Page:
I loaded more paper, keeping it to about 10 sheets, and as I was doing that, I noticed that the clean white paper I'd picked off of the stack of clean white paper that I had ready to print my writing on was not, in fact, clean white paper. The clean white paper instead was clean and white on only one side. On the other side, many of the sheets I'd grabbed had typing on them, typing that as I scanned it looked like the kind of typing that would be a rough draft of Middle's essays from before Christmas break.

That worried me and created more work, and to understand why, you'd have to know that when I was 21, I worked in a gas station. Working in a gas station can teach a lot about life, and people, and people's lives. Actually, no, it can't. What it can teach is the same lessons over and over. Those lessons are:

1. Everyone thinks of the same comment or joke under the same circumstances. Seriously. You may think that you are a unique or creative individual, like I think I am, but you are not. We are people and being people means that we all think, more or less, the same exact thing. And I will prove it to you. Suppose you run into me at a social function, and I'm talking to a short white guy. (You'll see why he's got to be white in a minute.) I introduce you to him and say "This is my coworker, Barack Obama."

102 times out of 100, you or I or that person whose phone call you are trying to avoid or your mother or anyone who hears that comment will say something to the effect of "not THE Barack Obama," and only then will you realize that you are likely the 1,000,000th person to say that to this Barack Obama. I know that not only because I did it -- I worked with a lawyer named "Steve Young," a name shared by a quarterback at the time, and I said "Not THE Steve Young," and he didn't even try to pretend it was funny -- but because everyone does it, a fact you learn if you work third shift at a gas station, when you're the only one there and everyone who comes in the door says more or less the same thing when they come through the door. What was fascinating was that the "same thing" would change, each night, but each night everyone said the same thing. Some nights, everyone who came in would say "Sure is quiet. Bet you don't get much business at night. Maybe they should just let you go home and sleep, ha!" and I didn't, each night, point out that all of the people who'd come in had said that -- and that because the speaker was there, I had to be there. Other nights, it would be the cold, or the bars closing, or something. But whatever the topic, everyone said it.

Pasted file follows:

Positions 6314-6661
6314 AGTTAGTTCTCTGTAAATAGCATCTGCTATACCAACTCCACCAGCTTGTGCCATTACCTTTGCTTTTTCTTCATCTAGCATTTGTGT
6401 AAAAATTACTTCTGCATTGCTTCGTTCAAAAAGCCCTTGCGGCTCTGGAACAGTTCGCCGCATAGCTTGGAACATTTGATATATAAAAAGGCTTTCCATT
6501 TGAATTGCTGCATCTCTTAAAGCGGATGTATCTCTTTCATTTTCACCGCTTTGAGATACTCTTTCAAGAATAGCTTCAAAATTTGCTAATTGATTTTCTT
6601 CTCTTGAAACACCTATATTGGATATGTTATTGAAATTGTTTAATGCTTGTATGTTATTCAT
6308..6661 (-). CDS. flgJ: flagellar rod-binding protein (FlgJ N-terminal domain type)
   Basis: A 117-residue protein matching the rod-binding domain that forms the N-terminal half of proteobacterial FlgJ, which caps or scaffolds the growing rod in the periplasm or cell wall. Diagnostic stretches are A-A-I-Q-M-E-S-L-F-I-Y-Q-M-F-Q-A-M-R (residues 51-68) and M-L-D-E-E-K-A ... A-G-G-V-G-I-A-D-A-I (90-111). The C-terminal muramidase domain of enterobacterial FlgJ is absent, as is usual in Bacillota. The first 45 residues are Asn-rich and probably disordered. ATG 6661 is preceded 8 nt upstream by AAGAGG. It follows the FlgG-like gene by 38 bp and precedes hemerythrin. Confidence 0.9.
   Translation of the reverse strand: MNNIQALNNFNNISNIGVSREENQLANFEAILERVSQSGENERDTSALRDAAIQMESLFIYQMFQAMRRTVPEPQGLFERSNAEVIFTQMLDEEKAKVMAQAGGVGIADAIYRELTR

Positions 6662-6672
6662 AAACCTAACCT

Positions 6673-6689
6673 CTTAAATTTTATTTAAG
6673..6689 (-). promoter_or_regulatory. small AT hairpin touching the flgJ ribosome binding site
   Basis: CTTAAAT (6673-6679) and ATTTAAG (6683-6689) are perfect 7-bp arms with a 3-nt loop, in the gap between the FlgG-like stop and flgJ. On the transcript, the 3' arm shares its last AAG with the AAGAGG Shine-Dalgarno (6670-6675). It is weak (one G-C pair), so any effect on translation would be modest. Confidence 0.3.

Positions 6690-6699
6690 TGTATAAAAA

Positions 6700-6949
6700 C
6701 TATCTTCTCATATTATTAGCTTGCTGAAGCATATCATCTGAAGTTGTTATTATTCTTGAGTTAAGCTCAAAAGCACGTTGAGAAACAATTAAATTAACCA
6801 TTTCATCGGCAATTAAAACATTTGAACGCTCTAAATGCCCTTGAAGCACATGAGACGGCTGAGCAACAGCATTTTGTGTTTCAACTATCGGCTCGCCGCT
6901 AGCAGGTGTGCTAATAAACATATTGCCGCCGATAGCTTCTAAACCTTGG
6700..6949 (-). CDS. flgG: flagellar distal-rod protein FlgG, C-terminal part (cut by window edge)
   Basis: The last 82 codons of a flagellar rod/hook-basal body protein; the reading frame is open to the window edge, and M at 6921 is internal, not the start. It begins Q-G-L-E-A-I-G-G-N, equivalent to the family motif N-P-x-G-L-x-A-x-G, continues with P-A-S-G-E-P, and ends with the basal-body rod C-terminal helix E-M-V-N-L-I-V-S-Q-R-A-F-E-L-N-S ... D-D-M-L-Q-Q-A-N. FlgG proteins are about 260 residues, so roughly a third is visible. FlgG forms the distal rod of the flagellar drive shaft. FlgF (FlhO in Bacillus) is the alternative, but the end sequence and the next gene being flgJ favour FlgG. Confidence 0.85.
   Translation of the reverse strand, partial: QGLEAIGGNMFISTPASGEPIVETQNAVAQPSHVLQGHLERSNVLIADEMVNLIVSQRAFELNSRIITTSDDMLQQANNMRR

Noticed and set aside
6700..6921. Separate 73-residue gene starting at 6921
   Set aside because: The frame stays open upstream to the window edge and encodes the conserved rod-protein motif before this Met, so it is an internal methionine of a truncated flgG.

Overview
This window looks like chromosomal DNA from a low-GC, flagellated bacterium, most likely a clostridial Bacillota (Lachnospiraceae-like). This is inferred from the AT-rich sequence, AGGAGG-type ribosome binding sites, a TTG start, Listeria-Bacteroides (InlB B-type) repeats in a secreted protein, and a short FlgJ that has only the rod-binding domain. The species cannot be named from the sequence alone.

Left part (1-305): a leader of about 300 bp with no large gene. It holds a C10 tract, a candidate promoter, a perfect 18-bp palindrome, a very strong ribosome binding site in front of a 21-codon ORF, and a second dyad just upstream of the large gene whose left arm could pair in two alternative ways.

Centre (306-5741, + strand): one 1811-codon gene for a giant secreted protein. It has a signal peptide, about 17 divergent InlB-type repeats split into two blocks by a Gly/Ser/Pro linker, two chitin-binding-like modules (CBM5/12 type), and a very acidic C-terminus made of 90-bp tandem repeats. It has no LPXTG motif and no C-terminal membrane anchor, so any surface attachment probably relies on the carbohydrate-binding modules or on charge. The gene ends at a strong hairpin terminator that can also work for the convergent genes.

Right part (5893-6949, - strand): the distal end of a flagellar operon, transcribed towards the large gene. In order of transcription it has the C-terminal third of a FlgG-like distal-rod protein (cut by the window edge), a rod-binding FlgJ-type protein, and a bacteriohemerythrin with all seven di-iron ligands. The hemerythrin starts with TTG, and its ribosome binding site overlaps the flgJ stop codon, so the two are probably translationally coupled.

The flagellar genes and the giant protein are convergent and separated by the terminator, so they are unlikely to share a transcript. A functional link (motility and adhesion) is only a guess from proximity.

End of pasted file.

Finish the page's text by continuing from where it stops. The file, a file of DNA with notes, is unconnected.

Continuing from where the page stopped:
The other thing that I learned at the gas station was this:

2. Never take the top paper on a stack. I've followed this rule for nearly 20 years, all because I worked at a gas station. People come into a gas station, some of them, and pick up the paper, and read it, or thumb through it, or look at the headlines, or do something with it. I never understood it. These guys -- they were almost always men -- would pump gas and then come in and go pour a cup of coffee and then go to the newspaper rack and pick up a paper and pull out the sports section and look at it while sipping their coffee and then would flop it back down and would come up and pay for their gas and their Winstons and beef jerky.

So as a side note, you people who feel perfectly comfortable going into Barnes & Noble, taking a book sitting in one of their chairs and reading it, you are a pack of Winstons and a beef jerky stick away from being One Of Those Guys. You're on the same branch of the human family tree. And as a second side note, come on, really? Just go to the library, if you want to read a book but not pay for it. Honestly.